Businesses sort their liabilities into two categories: current and long-term. Current liabilities are debts payable within one year, while long-term liabilities are debts payable over a longer period. For example, if a business takes out a mortgage payable over a 15-year period, that is a long-term liability. However, the mortgage payments that are due during the current year are considered the current portion of long-term debt and are recorded in the short-term liabilities section of the balance sheet.

Ideally, analysts want to see that a company can pay current liabilities, which are due within a year, with cash. Some examples of short-term liabilities include payroll expenses and accounts payable, which includes money owed to vendors, monthly utilities, and similar expenses. In contrast, analysts want to see that long-term liabilities can be paid with assets derived from future earnings or financing transactions. Debt is not the only long-term liability companies incur. Items like rent, deferred taxes, payroll, and pension obligations can also be listed under long-term liabilities.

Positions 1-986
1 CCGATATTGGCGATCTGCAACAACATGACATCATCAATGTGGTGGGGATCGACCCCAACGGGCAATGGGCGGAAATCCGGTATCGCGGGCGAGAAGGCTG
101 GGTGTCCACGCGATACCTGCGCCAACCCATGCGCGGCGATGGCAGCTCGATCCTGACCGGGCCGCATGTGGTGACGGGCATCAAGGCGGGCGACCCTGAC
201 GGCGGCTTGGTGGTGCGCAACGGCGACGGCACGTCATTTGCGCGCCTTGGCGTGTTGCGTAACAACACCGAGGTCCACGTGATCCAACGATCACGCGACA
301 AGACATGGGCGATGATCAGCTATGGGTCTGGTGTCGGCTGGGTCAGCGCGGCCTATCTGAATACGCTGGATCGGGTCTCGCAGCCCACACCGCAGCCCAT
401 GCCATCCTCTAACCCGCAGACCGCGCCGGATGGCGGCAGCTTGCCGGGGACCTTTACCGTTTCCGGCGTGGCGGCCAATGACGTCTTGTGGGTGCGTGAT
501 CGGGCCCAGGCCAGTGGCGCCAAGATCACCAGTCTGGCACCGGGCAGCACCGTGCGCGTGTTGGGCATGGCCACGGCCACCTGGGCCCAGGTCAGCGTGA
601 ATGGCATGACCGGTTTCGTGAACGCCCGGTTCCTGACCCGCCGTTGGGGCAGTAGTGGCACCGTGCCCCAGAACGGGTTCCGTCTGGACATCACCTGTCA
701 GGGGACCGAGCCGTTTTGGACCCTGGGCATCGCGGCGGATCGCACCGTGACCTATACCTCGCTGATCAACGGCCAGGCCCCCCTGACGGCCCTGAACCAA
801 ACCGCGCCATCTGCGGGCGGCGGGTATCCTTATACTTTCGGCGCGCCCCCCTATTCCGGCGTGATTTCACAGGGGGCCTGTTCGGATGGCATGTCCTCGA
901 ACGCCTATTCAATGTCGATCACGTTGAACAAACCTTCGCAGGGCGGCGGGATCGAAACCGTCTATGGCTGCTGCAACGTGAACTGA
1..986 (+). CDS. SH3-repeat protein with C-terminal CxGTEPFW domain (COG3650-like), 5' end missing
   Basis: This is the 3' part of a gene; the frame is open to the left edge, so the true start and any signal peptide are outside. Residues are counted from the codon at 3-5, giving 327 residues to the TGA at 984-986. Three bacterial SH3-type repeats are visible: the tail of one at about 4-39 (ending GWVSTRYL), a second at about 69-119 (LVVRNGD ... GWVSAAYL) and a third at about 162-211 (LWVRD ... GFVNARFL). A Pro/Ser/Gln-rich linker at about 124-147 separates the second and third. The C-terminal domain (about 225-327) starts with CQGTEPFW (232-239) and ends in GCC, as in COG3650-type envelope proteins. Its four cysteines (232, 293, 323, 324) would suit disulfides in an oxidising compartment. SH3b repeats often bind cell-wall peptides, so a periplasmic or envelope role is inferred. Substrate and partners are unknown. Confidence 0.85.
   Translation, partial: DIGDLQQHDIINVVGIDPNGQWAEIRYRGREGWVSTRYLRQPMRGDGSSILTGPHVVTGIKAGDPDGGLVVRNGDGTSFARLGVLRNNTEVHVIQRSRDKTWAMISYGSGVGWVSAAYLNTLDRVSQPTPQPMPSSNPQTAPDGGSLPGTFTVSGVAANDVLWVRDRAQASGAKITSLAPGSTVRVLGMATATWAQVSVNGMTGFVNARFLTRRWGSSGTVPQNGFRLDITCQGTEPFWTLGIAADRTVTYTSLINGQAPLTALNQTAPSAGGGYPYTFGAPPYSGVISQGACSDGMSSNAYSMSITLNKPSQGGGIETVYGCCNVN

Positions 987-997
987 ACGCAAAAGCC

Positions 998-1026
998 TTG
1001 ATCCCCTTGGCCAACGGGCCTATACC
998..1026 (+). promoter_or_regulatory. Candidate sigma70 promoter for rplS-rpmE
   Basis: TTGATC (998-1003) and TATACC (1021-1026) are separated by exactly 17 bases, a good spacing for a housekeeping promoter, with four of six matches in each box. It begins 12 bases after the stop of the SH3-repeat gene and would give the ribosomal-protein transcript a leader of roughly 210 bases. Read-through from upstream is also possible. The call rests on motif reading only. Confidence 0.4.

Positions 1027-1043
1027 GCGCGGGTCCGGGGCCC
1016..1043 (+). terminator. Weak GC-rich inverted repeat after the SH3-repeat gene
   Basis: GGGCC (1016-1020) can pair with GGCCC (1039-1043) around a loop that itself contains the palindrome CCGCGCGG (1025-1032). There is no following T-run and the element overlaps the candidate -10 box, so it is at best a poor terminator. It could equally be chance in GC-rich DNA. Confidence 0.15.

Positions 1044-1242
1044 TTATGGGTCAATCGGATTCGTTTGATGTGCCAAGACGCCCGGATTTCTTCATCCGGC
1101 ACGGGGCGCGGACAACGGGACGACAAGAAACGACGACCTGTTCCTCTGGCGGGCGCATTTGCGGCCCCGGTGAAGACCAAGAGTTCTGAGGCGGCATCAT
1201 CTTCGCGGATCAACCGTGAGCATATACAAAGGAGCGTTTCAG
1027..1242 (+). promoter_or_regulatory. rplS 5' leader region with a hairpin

The Relationship Between Liabilities and Assets

Assets are the things a company owns, and they include tangible items such as buildings, machinery, and equipment as well as intangible items such as accounts receivable, patents or intellectual property. If a business subtracts its liabilities from its assets, the difference is its owner's or stockholders' equity. This relationship can be expressed as assets - liabilities = owner's equity. However, in most cases, this equation is commonly presented as liabilities + equity = assets.

What is the Difference Between an Expense and a Liability?